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Why Some Dogs Still Come Down With Canine Parvoviral Enteritis After Vaccination

Updated on February 10, 2018

Practicing veterinarians, breeders, and dog owners will admit that there are cases of dogs still coming down with Canine Parvoviral enteritis even after the dog had received one, two or more doses of the parvo vaccination.

Canine parvoviral enteritis is one of the deadliest diseases of dogs. It has no known cure however some dogs still survive the illness under early and intense medical management while some dogs pass on no matter the level of help they receive. Surprisingly, some dogs seem to overcome the disease with ease even with no or minimal medical support especially in developing countries where standard veterinary practices may be lacking. People use herbal therapy in a country like the USA to battle the disease, and they claim it gives a better cure. The difficulty of getting such herbal drugs in other countries has made the threat of parvoviral enteritis to persist especially in some African countries.

Canine parvoviral vaccination aims to protect against the parvovirus and other diseases that are part of the vaccine. Why then do some dogs still come down with canine parvoviral enteritis even after vaccination?

There are multiple reasons why vaccinations against parvoviral enteritis do not confer immunity against the disease. Although, a single dose of the vaccine when given at the right time and under the proper health status is enough to elicit an immune response and confer immunity. The usual practice is to vaccinate by six weeks or eight weeks of life. However, some Veterinary doctors, and more especially breeder in Africa, give it as early as three weeks to five weeks thinking it will help prevent early infection. Except where the bitch is not vaccinated routinely, such initial vaccination becomes a matter of ignorance as to why booster doses are required. Even, in an unvaccinated bitch, giving an early vaccine may not be a remedy if the puppy lacks an adequate immune system to handle the vaccine and its stress on the immune system. In this case, the puppy remains unprotected despite receiving an early dose. This situation is similar to vaccinating a puppy that carries passive immunity acquired from its mother. The existing antibody neutralises the vaccines. That is why booster doses are required to confer immunity, but the problem is how to determine when the passive immunity has waned to the level that the vaccine elicits an adequate immune response. Passive immunity can last for weeks to months. Vaccination can cause the disease in cases in which the immune system of the pet is unable to handle the weak virus in the vaccine or as a result of other factors which include vaccine manufacturing issues.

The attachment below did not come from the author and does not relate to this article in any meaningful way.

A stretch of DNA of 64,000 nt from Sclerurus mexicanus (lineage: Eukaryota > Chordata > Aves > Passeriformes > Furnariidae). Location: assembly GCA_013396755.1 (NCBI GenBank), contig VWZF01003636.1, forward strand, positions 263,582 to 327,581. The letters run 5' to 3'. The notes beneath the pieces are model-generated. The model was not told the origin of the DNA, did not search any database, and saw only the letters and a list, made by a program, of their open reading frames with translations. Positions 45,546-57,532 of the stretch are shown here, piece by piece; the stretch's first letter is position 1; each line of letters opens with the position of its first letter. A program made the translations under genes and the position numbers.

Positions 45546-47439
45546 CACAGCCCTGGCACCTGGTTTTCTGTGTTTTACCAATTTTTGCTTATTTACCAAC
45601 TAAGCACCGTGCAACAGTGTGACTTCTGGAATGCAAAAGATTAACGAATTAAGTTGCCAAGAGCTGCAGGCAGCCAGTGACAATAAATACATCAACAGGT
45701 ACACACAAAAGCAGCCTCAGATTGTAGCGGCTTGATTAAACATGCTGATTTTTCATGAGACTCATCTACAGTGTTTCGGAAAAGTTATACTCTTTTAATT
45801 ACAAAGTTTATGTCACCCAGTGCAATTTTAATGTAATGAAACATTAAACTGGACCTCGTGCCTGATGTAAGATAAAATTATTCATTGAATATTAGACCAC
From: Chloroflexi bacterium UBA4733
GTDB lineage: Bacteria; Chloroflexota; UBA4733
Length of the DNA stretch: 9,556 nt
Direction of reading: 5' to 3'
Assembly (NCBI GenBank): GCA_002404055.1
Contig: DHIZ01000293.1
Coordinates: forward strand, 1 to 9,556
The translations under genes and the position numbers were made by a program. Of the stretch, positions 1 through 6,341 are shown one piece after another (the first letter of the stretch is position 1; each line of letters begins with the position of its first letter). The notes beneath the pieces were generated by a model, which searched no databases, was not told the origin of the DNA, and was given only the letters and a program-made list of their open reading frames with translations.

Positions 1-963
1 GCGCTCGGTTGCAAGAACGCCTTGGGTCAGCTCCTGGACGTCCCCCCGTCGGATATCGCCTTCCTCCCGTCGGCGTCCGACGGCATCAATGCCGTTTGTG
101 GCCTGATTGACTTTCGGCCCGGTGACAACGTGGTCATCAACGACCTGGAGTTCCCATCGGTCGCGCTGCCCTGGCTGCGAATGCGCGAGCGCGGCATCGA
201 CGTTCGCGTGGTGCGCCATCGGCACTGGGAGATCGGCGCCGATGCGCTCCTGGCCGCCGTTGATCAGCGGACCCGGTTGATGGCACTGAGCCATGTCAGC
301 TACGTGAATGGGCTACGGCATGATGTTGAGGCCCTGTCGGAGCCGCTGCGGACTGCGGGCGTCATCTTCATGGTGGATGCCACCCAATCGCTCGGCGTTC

Consequently, it follows that a lot of things can lead to vaccination failure. The most important is an inefficient immune system. It is because such immune systems are incapable of taking full advantage of the vaccine. Parvovirus has different strains, and the vaccine is expected to confer immunity against the different strains of the virus. However, there is a reason to doubt how effectively such immunity can protect against the different strains of the virus. It may explain why some dogs still come down with the disease even after vaccination. The different strains of the virus may make it challenging to confer complete immunity across all strains of the virus just as in Newcastle disease of poultry. There is need to continue research in this area to be sure that the virus is not mutating.

The knowledge of different viral strains may in part explain why there is different survivability. Although, the ability of a pet to survive the viral struggle has to do, to a considerable extent, with the capacity of the immune system of the pet to respond and fight the virus. It may explain why dogs take different days to recover from the disease. It means the stronger the immune system, the faster and higher the chances of survival.

Knowledge is dynamic, and we do not know what efforts are being made to find a sure cure for the disease. The inability of the world scientist to take the virus seriously maybe linked to the fact that the sickness has not been recorded to infect man. We do not know when the table will turn around, but we do not have to wait for the table to rotate before we intensify the search for a cure.

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